This ethos of tolerance (helped along by state support) once again found itself challenged after the collapse of Austria-Hungary at the end of World War I, when ethnic minorities like the Slavs and Romanians began to agitate for the collapse of the Kingdom of Hungary, actively supporting its division and territorial breakup in favour of their own new ethnic nationalist states. Simultaneously, the continent was struck by an explosive wave of violent revolutions, most of which were communist in character, further polluting Hungarian society with panic and distrust.
Hungary’s Jewish community, being largely urbanite and well integrated, stood to gain nothing from this chaos; unlike other minorities, Jews had no desire to see an ethnostate of their own carved out of Hungarian lands. Nevertheless, Jews became the primary victims of this chaotic period all the same. Much like in Germany, Poland, and Ukraine, Hungary suffered an explosion of pogroms around the country, some of which were severe. Yet scholars such as Béla Bodó have noted that at this time, there were active attempts by Catholic leaders to suppress antisemitism and the roving militias, despite some opposition from extremist minorities.4
The situation of ethnic minorities in Hungary continued to deteriorate throughout the years to come
Despite these attempts, the situation of ethnic minorities in Hungary continued to deteriorate throughout the years to come. After Regent Miklós Horthy was overthrown in a Nazi-instigated coup, the country fell under German domination. Shortly after, it became an active participant in the events now known as the Holocaust, within which more than half a million Hungarian Jews were murdered. One of these victims was Miklós Radnóti—a Jewish poet who was an outspoken Hungarian nationalist, and had together with his wife converted to Catholicism some years before. His fate is a crime so patently insane that it can be taken as a metaphor for the Holocaust itself. One of Radnóti’s most famous poems, Nem Tudhatom (or ‘I cannot know’ in English) was composed in 1944. Radnóti describes in this poem his impotent fury toward the German-backed fascists (the Arrow-Crosses) who claimed to be ‘true Hungarians’ but were in his mind little more than ignorant foreigners; thugs who did not love or even know the land they now ruled with violence and brutality. Radnóti, conscripted to a Jewish labour battalion in the Hungarian military, was force marched towards Germany, starved and beaten and eventually shot dead by those thugs in that very same year.
The madness was finally ended by Hitler’s demise and German defeat in World War II. After the war, Hungary began to recover, rebuilding its destroyed infrastructure and economy. But remarkably, Hungarian culture, too, began to recover—and with that came the restoration of age-old values and attitudes, such as the value of religious toleration and acceptance. Hungary today is a country that enshrines the freedom of religion, as well as the freedom from religious discrimination, in its constitution. In a sense, the constitution is doing far more than affirming what Hungary is today; it is reaffirming what Hungary always was, and what it has fought for time and time again.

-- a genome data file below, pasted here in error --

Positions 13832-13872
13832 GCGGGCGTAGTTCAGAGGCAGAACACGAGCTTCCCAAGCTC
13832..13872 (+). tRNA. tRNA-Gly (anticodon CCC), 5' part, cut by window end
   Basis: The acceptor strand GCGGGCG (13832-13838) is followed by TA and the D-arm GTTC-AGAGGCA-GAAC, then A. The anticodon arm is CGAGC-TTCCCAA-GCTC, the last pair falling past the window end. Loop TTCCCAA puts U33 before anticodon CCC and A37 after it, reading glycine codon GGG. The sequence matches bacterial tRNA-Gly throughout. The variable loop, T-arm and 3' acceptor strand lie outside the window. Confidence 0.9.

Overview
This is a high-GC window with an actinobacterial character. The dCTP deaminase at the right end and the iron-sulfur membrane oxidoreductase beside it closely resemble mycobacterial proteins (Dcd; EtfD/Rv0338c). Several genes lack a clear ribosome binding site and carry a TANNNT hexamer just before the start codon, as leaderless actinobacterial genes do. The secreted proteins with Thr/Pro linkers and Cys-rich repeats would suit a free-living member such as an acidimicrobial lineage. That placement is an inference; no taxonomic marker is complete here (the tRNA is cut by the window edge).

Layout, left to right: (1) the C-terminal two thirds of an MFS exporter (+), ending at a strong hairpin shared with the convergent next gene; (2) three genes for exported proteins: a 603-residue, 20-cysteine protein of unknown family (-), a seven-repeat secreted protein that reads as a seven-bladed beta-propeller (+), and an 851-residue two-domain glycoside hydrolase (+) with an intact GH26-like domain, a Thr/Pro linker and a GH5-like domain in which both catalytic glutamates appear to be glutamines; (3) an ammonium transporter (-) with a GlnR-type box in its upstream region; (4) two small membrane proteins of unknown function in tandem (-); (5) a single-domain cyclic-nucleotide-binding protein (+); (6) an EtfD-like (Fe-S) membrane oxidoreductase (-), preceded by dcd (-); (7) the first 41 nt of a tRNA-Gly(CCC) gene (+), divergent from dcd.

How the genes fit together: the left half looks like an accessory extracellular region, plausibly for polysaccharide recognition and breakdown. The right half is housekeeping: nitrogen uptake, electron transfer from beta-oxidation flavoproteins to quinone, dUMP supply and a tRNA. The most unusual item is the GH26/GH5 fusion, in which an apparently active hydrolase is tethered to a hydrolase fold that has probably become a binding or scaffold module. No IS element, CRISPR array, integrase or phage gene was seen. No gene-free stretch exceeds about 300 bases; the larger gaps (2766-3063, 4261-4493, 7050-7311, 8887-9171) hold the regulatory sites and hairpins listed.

But will Hungary’s fledgling Coptic community—who speak Arabic and are far apart from other religious groups in the country by virtue of being Oriental Orthodox—be afforded the same standards of equal treatment? Or is such a hope little more than naïve optimism?
As it just so happens, history has a precedent for this matter. Coptic Christianity may seem new to Hungary, but the Oriental Orthodox communion to which it belongs certainly isn’t. After the Ottoman Turks conquered Constantinople and extinguished the Byzantine Empire in 1453, countless thousands fled as refugees to the West—some coming to Hungary. Many refugees were Armenians, whose Oriental Orthodox faith is shared by the Coptic newcomers of today. While most have long since assimilated, there is still a small minority of ethnic Armenians in Hungary, including government junior minister Tristan Azbej—whose presence in this country provides a living testament to this historic tradition of tolerance and acceptance.
And so it is that an Egyptian priest can remind us of Hungary’s present, as well as its past. Accepting religious diversity isn’t something that Hungarians need to be told to do in the classroom, or in advertisements, or on some celebrity’s instagram page. It’s something they’ve been doing for a thousand years, as any Copt in Budapest will tell you.
Our podcast with Abouna Youssef Khalil is available on spotify through this link. Special thanks to Distinguished Fellow Jeffrey Kaplan, and colleagues Sáron Sugár and Lídia Papp, for making this interview possible.
1 Raphael Pati, The Jews of Hungary, Detroit, 1996, 42.
2 Miklós Molnár, A Concise History of Hungary, Cambridge, 2014, 96.
3 Miklós Molnár, A Concise History of Hungary, 109.
4 Béla Bodó, ‘Responses to Terror’, in Anti-Semitism in Hungary: Appearance and Reality, edited by Jeffrey Kaplan, Zsófia Tóth-Bíró, Lídia Papp, Tamás Orbán, Dávid Nagy, Reno NV, Helena History Press, 2022, 70.